Anderson reminds us that from an evolutionary perspective only human males invest in their nonresident children when their relationship to their children's mother has ended. One of the primary ways in which these fathers continue to invest is through paying child support. Recent estimates indicate that about 63% of custodial mothers received some amount of child support, but only about half received the full amount. In short, although many fathers pay child support, many do not pay the full amount and about 4 in 10 provide no financial support to their children. (See Grall, 2009 for more details.)
However, following divorce one of the key reasons for investing is one's children is removed. During the marriage supporting one's children has positive benefits for both the marriage and the children, but following divorce the "marriage-investment" reasons are removed, thus, reducing one of men's reasons for continuing to invest in the children. From this evolutionary perspective, a man's investment in his previous children reduces his chances of investing in a new romantic partner and any future children. Based on evolutionary theory Anderson predicted that men who paid child support would be less likely to get remarried and have additional children.
To test these hypotheses, Anderson used the longitudinal dataset maintained by the University of Michigan that began in 1968 to follow a representative sample of 5,000 US households and to collect data about family and social life.
The first question that Anderson analyzed was whether men who paid child support were less likely to get remarried. In contrast to Anderson's prediction, men who paid child support were twice as likely to get remarried as those who did not pay child support. He suggests that paying child support may be viewed by potential women partners as a sign that the man is reliable and responsible, a factor often identified as important in mate selection.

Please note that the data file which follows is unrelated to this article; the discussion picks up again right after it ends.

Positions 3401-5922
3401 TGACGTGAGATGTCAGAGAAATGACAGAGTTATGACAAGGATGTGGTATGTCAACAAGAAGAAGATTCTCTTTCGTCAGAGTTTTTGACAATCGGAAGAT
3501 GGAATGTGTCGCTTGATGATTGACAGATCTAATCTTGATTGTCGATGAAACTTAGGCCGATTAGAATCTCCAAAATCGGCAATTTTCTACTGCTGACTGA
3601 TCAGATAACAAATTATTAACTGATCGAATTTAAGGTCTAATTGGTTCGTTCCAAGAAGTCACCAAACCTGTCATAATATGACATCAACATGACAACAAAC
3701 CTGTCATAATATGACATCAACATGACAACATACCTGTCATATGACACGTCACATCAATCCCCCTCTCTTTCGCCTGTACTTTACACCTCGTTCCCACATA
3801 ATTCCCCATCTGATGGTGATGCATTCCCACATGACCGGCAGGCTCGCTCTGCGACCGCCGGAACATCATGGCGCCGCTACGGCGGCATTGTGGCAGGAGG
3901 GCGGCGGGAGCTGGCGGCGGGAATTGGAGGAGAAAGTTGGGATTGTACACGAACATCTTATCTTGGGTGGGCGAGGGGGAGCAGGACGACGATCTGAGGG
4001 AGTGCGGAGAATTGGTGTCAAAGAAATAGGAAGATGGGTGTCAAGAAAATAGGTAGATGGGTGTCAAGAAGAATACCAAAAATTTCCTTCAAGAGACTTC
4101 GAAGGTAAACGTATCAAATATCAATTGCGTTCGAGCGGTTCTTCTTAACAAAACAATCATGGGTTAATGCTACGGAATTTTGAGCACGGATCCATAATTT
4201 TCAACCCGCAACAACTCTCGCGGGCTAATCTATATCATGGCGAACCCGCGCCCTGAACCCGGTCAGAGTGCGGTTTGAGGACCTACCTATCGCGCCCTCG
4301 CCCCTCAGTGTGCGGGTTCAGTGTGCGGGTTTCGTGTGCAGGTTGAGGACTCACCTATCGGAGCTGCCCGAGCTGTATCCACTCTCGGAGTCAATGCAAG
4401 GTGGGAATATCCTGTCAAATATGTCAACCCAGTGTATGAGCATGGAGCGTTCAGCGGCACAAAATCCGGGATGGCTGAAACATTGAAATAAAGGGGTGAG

So what about the effects of child support payments on the likelihood of additional children? Here Anderson's reasoning seems to hold up. Fathers who pay support their previous children financially are somewhat less likely to have subsequent children. In short, one could say that their continued payment of child support represents a commitment to invest in their current children rather than to invest in additional children.
These findings suggest new insight into how child support may play a role in future relationships and family formations. Findings by other scientists also support the hypothesis that father's investment with their children is a positive factor in remarriage. Stewart, Manning and Smock in 2003 (Journal of Marriage and Family) found that never married men who had high levels of involvement with their nonresident children were more likely to form cohabitating unions with new partners.
In contrast to the pure evolutionary hypothesis that emphasizes the negative impact of investing in one's previous children on remarriage, there is a countervailing positive signal of fathering responsibility that improves a man's chances of remarriage.